A response to an article titled "A New Improved Me: Now Appearing Everywhere".

Essay by mlee12127Junior High, 9th gradeA+, May 2003

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In the article " 'A New Improved Me': Now Appearing Everywhere," the author, Erica Goode, reports that people tend to think of themselves as "better" when compared to others, including their past selves. Researchers believe people think this because "it makes people feel good about themselves." Much evidence points in this direction because extensive research has been done on this psychological topic. I feel that over the years I have become a better person, but this article made me think twice about that. I now see a resemblance between the way I see myself and the subjects of the studies.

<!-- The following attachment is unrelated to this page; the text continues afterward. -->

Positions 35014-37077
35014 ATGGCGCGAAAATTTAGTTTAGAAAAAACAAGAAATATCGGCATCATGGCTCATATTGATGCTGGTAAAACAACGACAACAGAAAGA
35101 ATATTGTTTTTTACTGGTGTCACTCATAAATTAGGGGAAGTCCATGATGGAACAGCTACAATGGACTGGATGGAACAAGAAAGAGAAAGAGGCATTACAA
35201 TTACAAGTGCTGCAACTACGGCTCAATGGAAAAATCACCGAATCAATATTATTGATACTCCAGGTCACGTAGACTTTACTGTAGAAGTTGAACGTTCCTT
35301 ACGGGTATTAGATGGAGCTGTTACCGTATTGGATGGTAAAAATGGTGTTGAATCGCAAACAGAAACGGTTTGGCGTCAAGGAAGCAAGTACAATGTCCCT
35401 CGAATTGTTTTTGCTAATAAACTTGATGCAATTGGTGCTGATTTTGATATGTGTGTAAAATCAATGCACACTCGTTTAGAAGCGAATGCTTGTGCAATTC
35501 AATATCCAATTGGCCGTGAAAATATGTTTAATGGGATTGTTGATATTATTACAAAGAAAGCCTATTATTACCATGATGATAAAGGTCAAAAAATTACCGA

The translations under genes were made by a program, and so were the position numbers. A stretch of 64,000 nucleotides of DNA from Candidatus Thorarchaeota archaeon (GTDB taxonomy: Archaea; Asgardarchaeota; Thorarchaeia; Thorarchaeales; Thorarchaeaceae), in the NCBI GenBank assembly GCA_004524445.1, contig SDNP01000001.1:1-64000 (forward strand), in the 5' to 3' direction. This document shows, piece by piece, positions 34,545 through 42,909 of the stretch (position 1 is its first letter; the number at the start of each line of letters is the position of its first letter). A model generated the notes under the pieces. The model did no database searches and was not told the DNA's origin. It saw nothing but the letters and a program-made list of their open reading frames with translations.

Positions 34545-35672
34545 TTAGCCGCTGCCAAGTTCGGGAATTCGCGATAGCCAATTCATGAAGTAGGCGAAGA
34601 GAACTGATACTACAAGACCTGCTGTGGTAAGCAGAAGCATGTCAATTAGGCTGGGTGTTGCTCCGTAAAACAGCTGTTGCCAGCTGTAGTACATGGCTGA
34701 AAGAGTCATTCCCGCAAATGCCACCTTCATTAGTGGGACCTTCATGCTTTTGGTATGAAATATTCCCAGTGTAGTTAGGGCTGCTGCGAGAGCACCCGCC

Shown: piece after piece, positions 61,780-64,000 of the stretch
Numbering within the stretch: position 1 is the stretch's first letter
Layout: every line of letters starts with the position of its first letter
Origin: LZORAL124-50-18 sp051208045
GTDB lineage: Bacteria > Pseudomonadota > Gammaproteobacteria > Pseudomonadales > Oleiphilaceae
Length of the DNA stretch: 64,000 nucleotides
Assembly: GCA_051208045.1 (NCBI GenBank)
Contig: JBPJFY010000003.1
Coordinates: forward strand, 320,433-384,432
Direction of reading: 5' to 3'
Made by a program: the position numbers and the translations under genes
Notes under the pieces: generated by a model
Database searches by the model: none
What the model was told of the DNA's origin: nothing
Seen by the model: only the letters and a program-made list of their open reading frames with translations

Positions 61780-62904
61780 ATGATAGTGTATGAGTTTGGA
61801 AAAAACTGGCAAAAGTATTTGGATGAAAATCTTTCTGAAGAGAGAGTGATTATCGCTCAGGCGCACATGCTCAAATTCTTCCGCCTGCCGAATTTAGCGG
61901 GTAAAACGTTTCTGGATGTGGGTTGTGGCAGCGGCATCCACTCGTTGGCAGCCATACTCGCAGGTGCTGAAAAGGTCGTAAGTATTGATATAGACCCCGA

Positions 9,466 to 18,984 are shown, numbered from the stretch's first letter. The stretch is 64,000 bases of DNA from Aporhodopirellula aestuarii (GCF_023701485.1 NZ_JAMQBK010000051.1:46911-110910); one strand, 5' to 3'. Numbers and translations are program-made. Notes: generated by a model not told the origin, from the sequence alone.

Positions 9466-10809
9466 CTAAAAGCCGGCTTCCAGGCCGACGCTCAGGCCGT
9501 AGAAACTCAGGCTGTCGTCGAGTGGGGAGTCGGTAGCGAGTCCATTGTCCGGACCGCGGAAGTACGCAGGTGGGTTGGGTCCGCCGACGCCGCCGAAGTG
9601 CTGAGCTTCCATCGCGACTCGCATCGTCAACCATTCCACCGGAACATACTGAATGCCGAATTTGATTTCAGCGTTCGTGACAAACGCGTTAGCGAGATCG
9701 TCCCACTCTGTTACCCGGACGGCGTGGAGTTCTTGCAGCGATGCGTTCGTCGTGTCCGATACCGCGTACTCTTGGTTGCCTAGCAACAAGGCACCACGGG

Naturally, people mature over time. But in order to do so, one must have a positive self-image. This image, however, leads one to think that he is "more socially skilled, more tolerant, more polite, and less boring than they had been in the past." It makes this person assume he is better than the person of the past.

For example, when I was in sixth grade, I threw a fit every time I did not win in any game. I was always competitive, so obviously I did not take losing very well. I thought I had grown out of this foolishness years ago until recently I heard, "Calm down, Mark. It's just a game." The subjects of the research, like myself, assumed we became better people but in fact remained the same. Why did we assume this? This is simply because it makes us feel better about ourselves. Ironically, I feel badly about myself now because I see there has been no significant change. This proves as even more evidence for the researchers' work to be true.

"In another study, the subjects were asked to rate themselves on 10 attributes, using a scale from 0 to 10. Two months...